The rear and front cameras (13 megapixels/2 megapixels) on the previous Moto X were serviceable, producing relatively vivid, sharp images and video with the proper lighting situations. This time around Motorola is breaking out the big guns with a 21-megapixel rear camera senor powered by Sony, along with a 5-MP shooter up font.
In addition to the beefer pixel count, Motorola is promising improved low-light shots, faster focus and image capture along with more vivid color. The back-mounted camera will also have the ability to capture images and vivid in 4K resolution, a big step up from last year's 1080p limitation.
Even with all those upgrades, the Moto X Pure is going to have to really impress to dethrone the Galaxy S6, which soundly defeated the iPhone 6 Plus and the G4 in a recent camera shoot-out. The GS6 delivers excellent image quality in both bright and dim lighting situations with beautiful color and sharp contrast.
An all-day battery? Sure, we've heard it all before, but Motorola is claiming that the Moto X Pure will last over the course of a day with mixed usage. I'll reserve my final judgement until the unit arrives for review. The Moto X has its work cut out for it against the iPhone 6 Plus, which lasted a whopping 10 hours on the Tom's Guide Battery Test (continuous web surfing over 4GLTE than 150 nits of brightness). The Samsung Galaxy Note 4 was a distant second with a time of 8:42.
Whenever the Moto X's battery taps out, you won't have to wait too long for a recharge. Thanks to the Turbo Charging feature, the phone should regain 10 hours of battery life after a mere 15 minutes of charging. During a demo, Motorola showed that the Moto X will charge 50 percent faster than the Samsung Galaxy S6.
Instead of partnering with one of the big four providers, Motorola is trying out a new distribution model by selling the Moto X Pure at $399 unlocked when it launches in September. Even better, the phone will work on any U.S. carrier, so Verizon and Sprint users can pick up this handset. Once it goes on sale, you'll be able to purchase this phone from Best Buy, Amazon or on Motorola's website.
The only other phone that can match the Moto X in terms of value is the OnePlus 2. The 16GB configuration of the OnePlus 2 is priced at $329 while the 64GB version will set you back $389. The rest of the phones in this roundup range from $549 to $799 for the full retail price.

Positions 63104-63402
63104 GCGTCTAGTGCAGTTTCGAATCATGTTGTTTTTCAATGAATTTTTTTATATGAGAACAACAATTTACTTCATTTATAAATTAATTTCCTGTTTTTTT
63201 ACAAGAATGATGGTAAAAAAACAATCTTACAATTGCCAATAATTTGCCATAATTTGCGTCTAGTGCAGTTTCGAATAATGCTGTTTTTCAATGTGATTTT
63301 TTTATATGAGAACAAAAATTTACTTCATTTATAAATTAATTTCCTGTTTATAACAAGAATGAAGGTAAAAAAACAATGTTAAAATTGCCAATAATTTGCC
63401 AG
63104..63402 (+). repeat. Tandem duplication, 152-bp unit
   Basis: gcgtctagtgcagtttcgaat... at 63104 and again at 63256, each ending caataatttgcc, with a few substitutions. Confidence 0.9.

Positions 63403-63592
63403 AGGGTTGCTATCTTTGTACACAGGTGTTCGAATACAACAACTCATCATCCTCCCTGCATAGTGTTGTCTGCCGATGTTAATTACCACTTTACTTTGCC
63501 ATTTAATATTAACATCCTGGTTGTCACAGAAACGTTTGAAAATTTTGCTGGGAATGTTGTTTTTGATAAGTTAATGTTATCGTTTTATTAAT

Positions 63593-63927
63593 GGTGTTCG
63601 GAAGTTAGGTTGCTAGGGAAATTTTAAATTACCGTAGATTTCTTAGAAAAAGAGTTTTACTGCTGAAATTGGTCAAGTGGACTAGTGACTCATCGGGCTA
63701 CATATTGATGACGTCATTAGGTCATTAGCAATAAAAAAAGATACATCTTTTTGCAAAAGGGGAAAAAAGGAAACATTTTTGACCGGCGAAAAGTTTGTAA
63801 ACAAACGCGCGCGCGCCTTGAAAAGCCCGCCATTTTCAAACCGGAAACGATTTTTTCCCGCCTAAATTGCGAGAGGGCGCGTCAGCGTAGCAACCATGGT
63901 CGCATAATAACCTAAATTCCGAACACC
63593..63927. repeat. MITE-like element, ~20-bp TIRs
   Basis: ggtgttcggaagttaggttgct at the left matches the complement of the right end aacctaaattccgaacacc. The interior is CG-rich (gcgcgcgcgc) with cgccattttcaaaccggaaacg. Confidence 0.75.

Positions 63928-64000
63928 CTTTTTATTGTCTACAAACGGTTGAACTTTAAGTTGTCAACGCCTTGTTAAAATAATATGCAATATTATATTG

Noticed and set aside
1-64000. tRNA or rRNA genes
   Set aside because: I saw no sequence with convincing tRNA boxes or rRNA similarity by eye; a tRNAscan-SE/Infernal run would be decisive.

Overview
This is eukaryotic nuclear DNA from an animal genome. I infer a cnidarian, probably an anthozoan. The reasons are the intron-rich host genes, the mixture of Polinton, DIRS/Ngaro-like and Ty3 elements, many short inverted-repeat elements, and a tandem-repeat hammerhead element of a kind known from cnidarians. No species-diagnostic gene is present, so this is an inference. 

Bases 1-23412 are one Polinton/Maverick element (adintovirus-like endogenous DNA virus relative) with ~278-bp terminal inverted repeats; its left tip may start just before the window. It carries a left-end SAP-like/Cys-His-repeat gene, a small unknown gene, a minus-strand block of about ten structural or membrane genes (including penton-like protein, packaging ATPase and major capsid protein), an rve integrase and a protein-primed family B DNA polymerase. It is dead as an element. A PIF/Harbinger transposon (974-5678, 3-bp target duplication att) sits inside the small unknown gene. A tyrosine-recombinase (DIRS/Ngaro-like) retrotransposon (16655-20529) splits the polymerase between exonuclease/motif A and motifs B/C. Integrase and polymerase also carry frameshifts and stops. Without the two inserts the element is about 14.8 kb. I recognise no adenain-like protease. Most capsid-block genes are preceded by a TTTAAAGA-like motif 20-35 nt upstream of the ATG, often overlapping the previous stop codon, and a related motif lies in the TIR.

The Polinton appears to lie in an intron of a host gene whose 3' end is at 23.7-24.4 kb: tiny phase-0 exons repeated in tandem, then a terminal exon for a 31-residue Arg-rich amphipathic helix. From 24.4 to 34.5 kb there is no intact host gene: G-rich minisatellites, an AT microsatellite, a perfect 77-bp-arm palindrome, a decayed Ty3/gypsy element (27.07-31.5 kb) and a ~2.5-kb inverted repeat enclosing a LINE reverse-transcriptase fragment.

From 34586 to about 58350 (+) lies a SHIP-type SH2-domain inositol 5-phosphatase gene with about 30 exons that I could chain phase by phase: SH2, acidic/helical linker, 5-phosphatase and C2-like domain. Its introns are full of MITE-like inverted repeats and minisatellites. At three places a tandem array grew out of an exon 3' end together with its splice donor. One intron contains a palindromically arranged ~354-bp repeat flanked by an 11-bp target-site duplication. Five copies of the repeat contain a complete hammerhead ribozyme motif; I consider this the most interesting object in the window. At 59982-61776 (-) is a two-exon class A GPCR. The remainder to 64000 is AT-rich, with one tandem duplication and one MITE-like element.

Unlike the Galaxy S6, iPhone 6 and 6 Plus and the OnePlus 2, the Moto X Pure lacks a fingerprint sensor, which means you'll need to wake up your phone to use Android Pay. Then again, the OnePlus 2 doesn't even have an NFC chip, so it doesn't support mobile payments at all.
It's more of a minor quibble, but the Moto X Pure also lacks a USB-C port, which the OnePlus 2 sports. This connector makes it easier to connect the power cord without worrying which end is up. However, it's possible that Motorola's Turbo Charging feature requires regular microUSB for now.
The only other area where the Moto X Pure falls flat is camera controls. If you want a very bare-bones shooting experience, this is the handset for you, but you won't get any of the manual controls or shooting modes the Galaxy S6 or LG G4 offer.
Motorola continues to tweak its formula in its pursuit to launch its own "flagship killer." From the looks of the Moto X Pure Edition, it seems that the company is well on its way. The latest iteration of the Moto X takes what was a great device and makes it even better via a bigger display, more luxe design, better cameras and more powerful components.
It becomes even harder to deny the Moto X when you see the $399 price tag for an unlocked device that will work on any U.S. carrier. The Turbo Charging feature and the all-day battery life are just feather in Motorola cap. Until the phone launches and in-depth testing is done, the Moto X Pure is just a pipe dream in a fevered smartphone lover's imagination. But I for one will remain cautiously optimistic.
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Sherri L. Smith has been cranking out product reviews for Laptopmag.com since 2011. In that time, she's reviewed more than her share of laptops, tablets, smartphones and everything in between. The resident gamer and audio junkie, Sherri was previously a managing editor for Black Web 2.0 and contributed to BET.Com and Popgadget.